An inexplicable throw by CK, which is picked off by Richard Sherman. Vernon Davis lines up wide and Kaepernick attempts a lob throw instantly to him down the sideline. It makes no sense against Sherman, who has great speed and perfect position, and because the throw is so quick, any speed advantage is diminished, and Davis' physicality has no chance to develop.
Sherman easily plucks this out of the air and it reminds me of a similar throw Tom Brady tried to get away with last year.
[4th Qtr 11:10 2nd and 1] (Shotgun) C.Kaepernick pass incomplete short right to V.McDonald (W.Thurmond).
Walter Thurmond had a nice game, and again, playing a short zone, he drives perfectly on the football as CK hangs on to it a bit too long. With the speed and quickness with which he drives on a football, it's only a matter of time before these start turning into interceptions.
Folks wondered if we really were better at nickel this year, and so far I think the answer is a resounding "yes."
[4th Qtr 5:09 2nd and 16] (Shotgun) C.Kaepernick pass short left to M.Moore to SF 13 for 6 yards (W.Thurmond).
I figured the final play should be dedicated to my player of the game, Michael Bennett. A couple of people wanted to debate me on that point the other night, but as I indicated in my introduction to these articles, I don't give out game balls to one player for a single play considered to be most impactful - I look for consistency throughout a game.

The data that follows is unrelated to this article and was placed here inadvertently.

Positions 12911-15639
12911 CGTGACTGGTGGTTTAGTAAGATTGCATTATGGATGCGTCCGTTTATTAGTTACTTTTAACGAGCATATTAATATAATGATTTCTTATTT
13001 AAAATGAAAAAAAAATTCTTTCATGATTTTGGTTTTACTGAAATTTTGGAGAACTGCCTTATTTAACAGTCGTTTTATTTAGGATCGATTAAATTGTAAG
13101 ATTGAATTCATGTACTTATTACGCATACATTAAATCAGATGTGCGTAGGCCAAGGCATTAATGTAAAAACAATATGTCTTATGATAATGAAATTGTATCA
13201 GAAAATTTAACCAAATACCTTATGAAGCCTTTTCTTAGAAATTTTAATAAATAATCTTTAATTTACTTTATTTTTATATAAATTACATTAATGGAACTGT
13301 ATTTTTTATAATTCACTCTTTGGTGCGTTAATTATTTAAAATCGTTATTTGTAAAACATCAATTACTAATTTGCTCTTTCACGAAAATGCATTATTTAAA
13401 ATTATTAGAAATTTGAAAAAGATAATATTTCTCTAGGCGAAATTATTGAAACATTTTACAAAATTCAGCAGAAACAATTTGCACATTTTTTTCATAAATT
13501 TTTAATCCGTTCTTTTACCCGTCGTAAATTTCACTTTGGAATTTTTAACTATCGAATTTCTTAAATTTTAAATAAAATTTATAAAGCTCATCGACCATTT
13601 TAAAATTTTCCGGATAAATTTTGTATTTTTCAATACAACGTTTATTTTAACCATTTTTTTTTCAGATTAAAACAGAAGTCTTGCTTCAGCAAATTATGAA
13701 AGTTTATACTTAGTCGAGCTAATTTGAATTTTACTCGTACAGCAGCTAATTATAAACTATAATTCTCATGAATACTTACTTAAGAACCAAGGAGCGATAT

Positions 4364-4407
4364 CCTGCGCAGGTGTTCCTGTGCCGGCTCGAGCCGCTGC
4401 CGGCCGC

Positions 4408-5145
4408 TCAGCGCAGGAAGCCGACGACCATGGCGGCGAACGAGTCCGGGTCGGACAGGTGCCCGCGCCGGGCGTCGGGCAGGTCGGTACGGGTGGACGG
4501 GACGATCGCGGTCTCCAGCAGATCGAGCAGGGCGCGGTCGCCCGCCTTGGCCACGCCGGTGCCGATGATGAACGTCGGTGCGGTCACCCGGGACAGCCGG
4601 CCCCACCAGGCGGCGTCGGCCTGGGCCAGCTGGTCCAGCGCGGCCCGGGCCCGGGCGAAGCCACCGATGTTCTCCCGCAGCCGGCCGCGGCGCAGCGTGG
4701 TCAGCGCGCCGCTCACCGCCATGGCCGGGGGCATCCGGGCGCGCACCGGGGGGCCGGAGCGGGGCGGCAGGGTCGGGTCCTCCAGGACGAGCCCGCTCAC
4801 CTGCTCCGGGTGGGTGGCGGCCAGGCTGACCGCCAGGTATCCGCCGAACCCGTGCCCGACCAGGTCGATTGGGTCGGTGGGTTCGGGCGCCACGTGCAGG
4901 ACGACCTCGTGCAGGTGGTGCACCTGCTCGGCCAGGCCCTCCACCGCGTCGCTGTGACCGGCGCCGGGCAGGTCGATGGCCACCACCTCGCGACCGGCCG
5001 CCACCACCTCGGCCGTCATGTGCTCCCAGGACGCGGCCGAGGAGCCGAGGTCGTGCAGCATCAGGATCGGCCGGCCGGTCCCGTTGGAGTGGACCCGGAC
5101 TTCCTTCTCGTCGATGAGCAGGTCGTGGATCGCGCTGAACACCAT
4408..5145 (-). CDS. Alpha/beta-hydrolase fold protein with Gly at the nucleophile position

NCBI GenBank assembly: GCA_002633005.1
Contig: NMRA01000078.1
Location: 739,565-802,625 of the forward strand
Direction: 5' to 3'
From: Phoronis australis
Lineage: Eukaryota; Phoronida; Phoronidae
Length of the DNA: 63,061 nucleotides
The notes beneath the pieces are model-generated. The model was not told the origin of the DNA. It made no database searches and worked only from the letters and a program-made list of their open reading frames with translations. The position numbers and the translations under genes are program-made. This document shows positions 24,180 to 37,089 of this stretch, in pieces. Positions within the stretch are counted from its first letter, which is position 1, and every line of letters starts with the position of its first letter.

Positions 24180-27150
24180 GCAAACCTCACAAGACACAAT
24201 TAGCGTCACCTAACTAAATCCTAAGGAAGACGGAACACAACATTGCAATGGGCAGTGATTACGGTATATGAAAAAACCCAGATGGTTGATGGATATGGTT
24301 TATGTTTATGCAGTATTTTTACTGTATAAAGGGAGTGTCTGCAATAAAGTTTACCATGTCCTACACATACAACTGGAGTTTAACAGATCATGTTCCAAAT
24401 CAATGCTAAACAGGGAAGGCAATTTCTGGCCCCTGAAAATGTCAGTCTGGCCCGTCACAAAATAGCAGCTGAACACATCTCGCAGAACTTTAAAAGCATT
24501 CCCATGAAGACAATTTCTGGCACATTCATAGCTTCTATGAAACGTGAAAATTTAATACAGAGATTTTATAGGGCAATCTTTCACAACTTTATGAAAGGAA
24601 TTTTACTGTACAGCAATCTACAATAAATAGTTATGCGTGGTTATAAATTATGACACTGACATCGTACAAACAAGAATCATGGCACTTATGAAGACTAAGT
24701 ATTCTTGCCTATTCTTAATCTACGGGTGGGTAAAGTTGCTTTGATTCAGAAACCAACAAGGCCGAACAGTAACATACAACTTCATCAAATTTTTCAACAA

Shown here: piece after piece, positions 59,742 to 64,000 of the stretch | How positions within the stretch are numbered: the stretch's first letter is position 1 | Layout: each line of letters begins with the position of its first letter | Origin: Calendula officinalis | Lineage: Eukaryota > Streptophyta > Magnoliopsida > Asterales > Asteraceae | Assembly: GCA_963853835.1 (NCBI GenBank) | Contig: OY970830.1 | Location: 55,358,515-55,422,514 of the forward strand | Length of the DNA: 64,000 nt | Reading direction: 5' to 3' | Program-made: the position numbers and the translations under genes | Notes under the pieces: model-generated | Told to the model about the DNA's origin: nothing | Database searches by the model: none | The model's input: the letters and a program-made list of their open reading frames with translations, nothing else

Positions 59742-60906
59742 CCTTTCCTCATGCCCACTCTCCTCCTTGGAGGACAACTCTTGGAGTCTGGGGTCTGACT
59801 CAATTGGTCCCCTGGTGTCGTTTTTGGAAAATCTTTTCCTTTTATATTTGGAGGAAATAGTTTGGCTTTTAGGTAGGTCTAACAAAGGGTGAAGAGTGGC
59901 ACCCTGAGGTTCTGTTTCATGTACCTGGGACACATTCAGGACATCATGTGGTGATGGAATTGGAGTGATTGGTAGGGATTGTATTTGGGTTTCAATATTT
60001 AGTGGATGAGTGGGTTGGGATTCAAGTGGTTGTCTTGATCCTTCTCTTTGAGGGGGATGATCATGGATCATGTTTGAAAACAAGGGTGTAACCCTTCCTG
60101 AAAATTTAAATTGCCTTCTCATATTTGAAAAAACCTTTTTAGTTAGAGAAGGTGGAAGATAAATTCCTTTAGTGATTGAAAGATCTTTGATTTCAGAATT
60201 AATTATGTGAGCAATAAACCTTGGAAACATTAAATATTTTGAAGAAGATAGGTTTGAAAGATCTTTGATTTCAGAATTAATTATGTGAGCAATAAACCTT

Michael Bennett had been all over the field - inside, outside, left side, right side - and was constantly applying pressure to CK. On 5 or 6 occasions, he came completely free and had runs at CK, in addition to making some great plays against the run.
Here, with 5:09 left in the fourth - I like this particular play because he's still got loads in the tank as he spins past the guard-center double, right into the crease left by the left guard as he tries to repel D'Anthony Smith.
CK completes a short inaccurate throw for six yards, avoiding the pressure by only an instant.
Overall View Of the Game:
A lot of positives in this one, but unlike last week, very few straight-up blitzes were called and Seattle ran more 3-man rushes than I thought they might. Richard Sherman and Walter Thurmond were key cogs in the secondary this week, and a wide receiver corps that most expected to be weak coming into the season was exposed as such in this game.
Colin Kaepernick struggled to throw short with accuracy, though he's trying to change that as his velocity is way down on those throws. Where last year he struggled with gunning everything at 98 MPH short or deep, he was trying to float some of those throws. This weakness played right into the hands of Seattle's defense, who pushed everything to be thrown short. With some good pressure - which Seattle lacked last year - CK could not get to a 3rd or 4th read on most of his passing plays.
The running game was non-existent for the 49ers and with only 11 carries, a tone was set early by Red Bryant - who just mauled his one-on-one match-ups in this game.
Not much to dislike, so it was quite the look back, and I did so with a giant grin on my face.
Michael Bennett. I know I gave this away on Twitter and earlier in this very article, but I just can't see how you ignore a guy who was loose all over the field, and stirring the pressure drink. He has such a motor, and to think we once cut him, for god knows what reason (Tim Ruskell). Regardless, I'm just glad he's back.
Hard to find something without knowing more about the defenses called and so on, but I would say that scrambles should be contained just a bit better. K.J. had a couple of spy plays and Wagner had one that I saw, but mostly later in the game Seattle played a ton of cover-3 so CK got to use his legs.